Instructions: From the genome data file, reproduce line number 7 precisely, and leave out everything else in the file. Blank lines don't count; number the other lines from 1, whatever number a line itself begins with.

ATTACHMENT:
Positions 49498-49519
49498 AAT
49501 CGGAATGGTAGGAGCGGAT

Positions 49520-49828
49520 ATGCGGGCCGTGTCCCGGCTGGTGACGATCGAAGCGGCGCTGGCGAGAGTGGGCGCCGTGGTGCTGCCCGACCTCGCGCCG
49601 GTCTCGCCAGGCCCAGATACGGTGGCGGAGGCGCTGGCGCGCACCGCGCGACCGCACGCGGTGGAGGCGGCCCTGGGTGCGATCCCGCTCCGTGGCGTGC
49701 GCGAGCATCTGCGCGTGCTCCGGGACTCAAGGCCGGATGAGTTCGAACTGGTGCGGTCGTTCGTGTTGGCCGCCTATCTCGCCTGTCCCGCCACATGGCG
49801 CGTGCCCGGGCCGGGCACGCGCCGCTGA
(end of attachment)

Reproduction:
49701 GCGAGCATCTGCGCGTGCTCCGGGACTCAAGGCCGGATGAGTTCGAACTGGTGCGGTCGTTCGTGTTGGCCGCCTATCTCGCCTGTCCCGCCACATGGCG